More poems and contributor notes in Chinese feature



Alvin Pang Alvin Pang

Other Things

“To plant a garden is to believe in tomorrow”— Amana Colony, Iowa, Sept 14.

To buy a potted plant is to admit both faithlessness and need. To water the plant, perhaps daily, perhaps once in a while when you remember and the leaves start to droop, is as close to love as it gets.

Other things mean other things.

To light a lamp is to hide darkness in the same closet as sleep, along with silence, desire, and yesterday's obsessions. To read a book is to marry two solitudes, the way a conversation erases and erects, words prepare for wordlessness, a cloud for its own absence, and snow undresses for spring.

The bedroom is where you left it, although the creases and humps on the sheets no longer share your outline and worldview. In that way, they are like the children you never had time for.

A cooking pot asks the difficult questions: what will burn and for how long and to what end.

TV comes from the devil who comes from god who comes and goes as he pleases. To hide the remote control in someone's house is clearly a sin, but to take the wrong umbrella home is merely human.

The phone is too white to be taunting you. The door you shut stays shut. The night is reason enough for tomorrow, whatever you believe.

Remember, the car keys will be there after the dance. Walls hold peace as much as distance. A kettle is not reason enough for tears.

The correct answer to a mirror is always, yes.

a poet is instructed by the death of his master

Know this:
what the world provides
you must give away in turn.
Forgive its loss.
When morning breaks
into the room
to tear you from sleep,
do not mourn
the night's passing.
Let waking divide
this day in which you walk
from the past
which already is less
than whisper, fainter
than a breath's caress.
Let the day begin
without prejudice, clean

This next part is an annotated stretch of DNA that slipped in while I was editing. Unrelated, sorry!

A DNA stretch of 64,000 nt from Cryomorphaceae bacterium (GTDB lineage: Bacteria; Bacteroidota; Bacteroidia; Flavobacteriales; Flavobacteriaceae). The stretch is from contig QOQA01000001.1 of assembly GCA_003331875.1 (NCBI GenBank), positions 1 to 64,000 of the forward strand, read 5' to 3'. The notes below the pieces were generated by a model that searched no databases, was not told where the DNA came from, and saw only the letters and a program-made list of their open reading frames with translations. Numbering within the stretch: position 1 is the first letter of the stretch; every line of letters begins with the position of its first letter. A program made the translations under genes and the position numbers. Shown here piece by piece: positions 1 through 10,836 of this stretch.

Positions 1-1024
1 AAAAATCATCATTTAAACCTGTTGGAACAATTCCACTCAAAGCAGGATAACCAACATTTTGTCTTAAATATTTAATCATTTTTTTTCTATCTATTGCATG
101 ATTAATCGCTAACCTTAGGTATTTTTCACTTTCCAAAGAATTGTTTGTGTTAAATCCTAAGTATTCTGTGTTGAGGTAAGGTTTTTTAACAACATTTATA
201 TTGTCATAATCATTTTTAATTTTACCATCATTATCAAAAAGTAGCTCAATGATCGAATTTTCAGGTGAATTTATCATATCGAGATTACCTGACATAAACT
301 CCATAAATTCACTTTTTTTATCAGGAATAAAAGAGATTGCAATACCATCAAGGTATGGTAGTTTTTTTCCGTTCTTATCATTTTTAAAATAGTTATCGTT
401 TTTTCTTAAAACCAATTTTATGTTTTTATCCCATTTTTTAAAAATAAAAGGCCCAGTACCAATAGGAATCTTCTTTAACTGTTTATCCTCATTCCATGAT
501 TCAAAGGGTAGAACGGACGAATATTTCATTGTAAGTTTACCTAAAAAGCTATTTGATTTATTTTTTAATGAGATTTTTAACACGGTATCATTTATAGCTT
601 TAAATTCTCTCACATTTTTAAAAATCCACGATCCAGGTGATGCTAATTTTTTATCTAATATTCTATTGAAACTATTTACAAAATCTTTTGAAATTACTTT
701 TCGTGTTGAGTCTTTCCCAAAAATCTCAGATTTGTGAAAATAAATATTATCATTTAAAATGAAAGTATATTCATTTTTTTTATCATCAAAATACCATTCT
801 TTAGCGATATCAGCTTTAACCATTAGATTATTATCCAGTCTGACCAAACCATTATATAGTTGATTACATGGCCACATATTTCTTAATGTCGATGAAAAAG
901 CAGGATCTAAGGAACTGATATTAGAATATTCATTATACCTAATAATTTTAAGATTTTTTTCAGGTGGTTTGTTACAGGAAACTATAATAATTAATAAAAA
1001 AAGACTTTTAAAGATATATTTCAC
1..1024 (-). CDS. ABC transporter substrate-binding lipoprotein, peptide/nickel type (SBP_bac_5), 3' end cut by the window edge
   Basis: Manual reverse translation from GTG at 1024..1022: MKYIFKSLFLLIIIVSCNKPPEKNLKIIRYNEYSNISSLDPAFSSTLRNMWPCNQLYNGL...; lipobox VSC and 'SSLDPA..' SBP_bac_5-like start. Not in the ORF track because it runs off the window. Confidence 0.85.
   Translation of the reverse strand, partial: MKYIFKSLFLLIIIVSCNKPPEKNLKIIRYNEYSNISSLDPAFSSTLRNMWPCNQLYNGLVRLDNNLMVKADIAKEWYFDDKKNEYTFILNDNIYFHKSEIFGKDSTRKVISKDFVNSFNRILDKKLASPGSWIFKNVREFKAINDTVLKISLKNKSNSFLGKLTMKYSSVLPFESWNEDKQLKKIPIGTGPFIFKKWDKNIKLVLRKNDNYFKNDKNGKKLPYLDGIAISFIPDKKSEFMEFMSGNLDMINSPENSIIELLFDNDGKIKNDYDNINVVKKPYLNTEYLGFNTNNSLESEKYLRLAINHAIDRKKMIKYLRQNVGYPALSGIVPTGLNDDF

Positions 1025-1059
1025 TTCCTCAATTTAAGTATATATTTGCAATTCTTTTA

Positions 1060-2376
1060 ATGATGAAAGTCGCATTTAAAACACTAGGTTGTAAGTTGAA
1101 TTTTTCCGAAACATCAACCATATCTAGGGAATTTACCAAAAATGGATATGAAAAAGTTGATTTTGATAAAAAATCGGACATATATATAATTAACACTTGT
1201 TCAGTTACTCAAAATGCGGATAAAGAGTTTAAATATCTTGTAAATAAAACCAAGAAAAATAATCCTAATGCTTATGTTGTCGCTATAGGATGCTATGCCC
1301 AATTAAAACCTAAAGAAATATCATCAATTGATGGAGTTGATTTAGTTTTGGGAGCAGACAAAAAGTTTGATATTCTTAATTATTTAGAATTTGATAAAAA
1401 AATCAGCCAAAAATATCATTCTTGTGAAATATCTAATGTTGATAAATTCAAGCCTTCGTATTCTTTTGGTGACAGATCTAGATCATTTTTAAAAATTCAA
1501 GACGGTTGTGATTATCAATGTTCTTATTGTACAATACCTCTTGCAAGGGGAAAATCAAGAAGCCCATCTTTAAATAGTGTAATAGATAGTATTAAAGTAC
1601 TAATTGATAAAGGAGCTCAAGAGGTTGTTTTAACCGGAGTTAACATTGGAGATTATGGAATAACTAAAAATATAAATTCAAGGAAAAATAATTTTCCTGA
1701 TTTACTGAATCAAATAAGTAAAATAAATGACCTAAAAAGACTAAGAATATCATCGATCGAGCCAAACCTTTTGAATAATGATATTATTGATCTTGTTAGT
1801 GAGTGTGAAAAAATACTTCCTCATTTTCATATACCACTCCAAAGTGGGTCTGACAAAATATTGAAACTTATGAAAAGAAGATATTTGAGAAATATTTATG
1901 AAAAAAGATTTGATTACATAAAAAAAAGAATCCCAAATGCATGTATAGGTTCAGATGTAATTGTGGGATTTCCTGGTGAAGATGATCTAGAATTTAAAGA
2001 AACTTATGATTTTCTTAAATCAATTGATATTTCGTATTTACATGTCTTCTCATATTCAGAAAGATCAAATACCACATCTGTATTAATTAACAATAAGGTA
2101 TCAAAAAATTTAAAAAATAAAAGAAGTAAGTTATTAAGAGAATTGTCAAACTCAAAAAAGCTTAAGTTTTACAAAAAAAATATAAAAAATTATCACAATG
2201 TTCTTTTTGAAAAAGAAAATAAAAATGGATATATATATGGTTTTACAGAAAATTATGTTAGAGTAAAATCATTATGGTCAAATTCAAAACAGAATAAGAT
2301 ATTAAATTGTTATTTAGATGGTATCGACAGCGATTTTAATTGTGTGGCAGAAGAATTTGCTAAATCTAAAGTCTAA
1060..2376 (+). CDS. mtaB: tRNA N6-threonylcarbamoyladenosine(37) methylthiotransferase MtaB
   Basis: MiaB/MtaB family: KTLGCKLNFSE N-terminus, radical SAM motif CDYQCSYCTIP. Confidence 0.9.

of grief or gladness.
What lies before you is all
the potential you need.
All you will ever have.
With one stroke you end the cosmos
of a life. Gather your poems
from the carcass.
Remember you are dying.
That your absence is also poetry.
Make space with your words
so those who come after
may hear their own voices
in your silence, deepening.

(published in City of Rain, Ethos Books 2003)


According to the fengshui masters, flowers in bloom
facing east, bring health. A three-legged toad
by the front door, means luck. For you, not the toad.

To tap scholastic wit, stand in the magnetic centre
of the house, locate the south corner and move your desk
there, blindfolded. Avoid aquariums in the bedroom; they activate

loss, unless you introduce an even number of fish
to absorb your doom. If they die
you know they've done their work. Place a water dragon

in your garden, not to ward off strangers, but to fetch
hidden wealth. If you live in an apartment,
make do in the corridor. Let each family member eat

facing his or her most auspicious direction. Conversation
is optional. There is no formula for laughter.
This is serious business: do not expect miracles overnight;

wait at least seven times seven days. Be content with lack,
so the stars tell us. Or else stand there quietly, in moonlight,
facing west, for a change. Bring someone else an augury of fortune.